Taliesin Preservation and book store

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About Taliesin

Taliesin is the home, studio, school, and 800-acre country estate of Frank Lloyd Wright (1867-1959). Located in the rugged Driftless Region of southwestern Wisconsin near Spring Green, Taliesin is the name of Wright’s home as well as the estate that includes buildings from nearly every decade of Wright’s career from the 1890s to the 1950s. Taliesin has a commanding presence in Jones Valley, the land along Wisconsin River where Wright’s Lloyd Jones ancestors settled after emigrating from Wales in the 1860s. Taliesin was named in honor of his Welsh heritage: The name of a druid bard, Taliesin literally means “shining brow.” Its many wings and terraces reach out to frame the crown of the hill, embracing the site and standing as “brow.”

Taliesin was the principal residence of Wright as a mature designer, and the valley was his inspiration and life-long design laboratory for architectural designs and innovation. Taliesin in its three iterations (1911, 1914, 1925) and its landscape are considered the most complete embodiment of Wright’s philosophy of organic architecture. The Taliesin residence is the heart of a series of buildings that Wright designed for himself and his family members across the estate: Romeo & Juliet Windmill (1896), Hillside Home School (1903), Tan-y-Deri (1907), Hillside Drafting Studio (1932), Midway Barn (1949), Hillside Theater (1952), and the Frank Lloyd Wright Visitor Center (1967). In 1937, Wright and the Taliesin Fellowship began an annual winter migration to Taliesin West in Scottsdale, Arizona, a tradition that continues today by the Frank Lloyd Wright School of Architecture. The school is in residence at Taliesin May through October.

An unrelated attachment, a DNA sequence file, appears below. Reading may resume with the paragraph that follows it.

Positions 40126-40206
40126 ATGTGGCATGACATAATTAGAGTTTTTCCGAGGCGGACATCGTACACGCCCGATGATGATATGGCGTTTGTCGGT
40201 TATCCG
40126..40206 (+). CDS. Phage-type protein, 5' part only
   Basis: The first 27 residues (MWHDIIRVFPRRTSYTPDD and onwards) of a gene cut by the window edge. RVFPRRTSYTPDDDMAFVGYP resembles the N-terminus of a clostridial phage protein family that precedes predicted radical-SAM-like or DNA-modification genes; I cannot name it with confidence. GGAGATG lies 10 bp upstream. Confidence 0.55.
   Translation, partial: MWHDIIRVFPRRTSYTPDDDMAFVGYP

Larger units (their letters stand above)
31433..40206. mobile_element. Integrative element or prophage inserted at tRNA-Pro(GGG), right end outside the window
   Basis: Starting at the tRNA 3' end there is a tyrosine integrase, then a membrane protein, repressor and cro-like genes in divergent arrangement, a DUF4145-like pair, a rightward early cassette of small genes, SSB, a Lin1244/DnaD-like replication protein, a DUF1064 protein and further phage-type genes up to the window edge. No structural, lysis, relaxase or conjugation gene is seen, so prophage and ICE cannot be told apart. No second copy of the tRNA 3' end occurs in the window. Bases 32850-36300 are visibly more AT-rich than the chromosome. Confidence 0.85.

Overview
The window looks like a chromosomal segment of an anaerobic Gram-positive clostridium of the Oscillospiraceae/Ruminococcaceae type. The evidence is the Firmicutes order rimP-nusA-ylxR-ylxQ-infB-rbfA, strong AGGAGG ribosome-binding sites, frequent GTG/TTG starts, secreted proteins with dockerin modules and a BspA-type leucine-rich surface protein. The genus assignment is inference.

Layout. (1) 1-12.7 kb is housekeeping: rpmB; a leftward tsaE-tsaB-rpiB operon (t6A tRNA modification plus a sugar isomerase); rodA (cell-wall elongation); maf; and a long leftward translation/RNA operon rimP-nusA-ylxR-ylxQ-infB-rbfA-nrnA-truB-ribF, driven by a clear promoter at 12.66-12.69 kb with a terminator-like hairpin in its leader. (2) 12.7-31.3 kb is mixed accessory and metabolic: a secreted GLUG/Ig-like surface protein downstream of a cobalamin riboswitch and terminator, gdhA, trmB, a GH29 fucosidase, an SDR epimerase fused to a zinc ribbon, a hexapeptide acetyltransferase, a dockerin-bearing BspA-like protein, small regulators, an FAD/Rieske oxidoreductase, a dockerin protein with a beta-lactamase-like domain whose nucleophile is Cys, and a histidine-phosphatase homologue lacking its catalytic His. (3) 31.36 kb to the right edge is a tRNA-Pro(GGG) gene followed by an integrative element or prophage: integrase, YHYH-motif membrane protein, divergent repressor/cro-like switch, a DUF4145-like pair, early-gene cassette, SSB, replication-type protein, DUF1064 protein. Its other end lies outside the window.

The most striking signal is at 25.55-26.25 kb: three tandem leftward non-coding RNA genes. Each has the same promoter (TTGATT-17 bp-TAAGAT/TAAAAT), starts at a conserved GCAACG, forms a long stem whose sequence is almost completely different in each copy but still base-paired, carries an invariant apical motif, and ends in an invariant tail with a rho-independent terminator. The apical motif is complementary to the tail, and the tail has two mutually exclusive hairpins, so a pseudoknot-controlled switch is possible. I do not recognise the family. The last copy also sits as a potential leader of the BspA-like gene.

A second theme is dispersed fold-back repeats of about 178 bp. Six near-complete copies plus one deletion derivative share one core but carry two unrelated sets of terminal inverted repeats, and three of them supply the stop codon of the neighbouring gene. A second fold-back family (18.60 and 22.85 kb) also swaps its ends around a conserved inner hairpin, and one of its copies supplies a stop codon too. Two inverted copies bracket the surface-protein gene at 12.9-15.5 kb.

About Taliesin Preservation

Taliesin Preservation is a Wisconsin 501(c)(3) founded in 1990.  Its dual mission is to preserve Taliesin’s cultural, built, and natural environments, and to conduct public, educational, and cultural programming that provides a greater understanding of Frank Lloyd Wright’s architecture and ideas.  Taliesin Preservation employs a year-round core team of 20 staff members as well as 40 seasonal staff members who are dedicated to carrying out Taliesin Preservation’s mission. The organization owns and operates the Frank Lloyd Wright Visitor Center, designed by Frank Lloyd Wright as the Riverview Terrace in the 50s and built in 1967 as The Spring Green restaurant. In the Visitor Center, Taliesin Preservation operates the Taliesin Bookstore and the Riverview Terrace Café.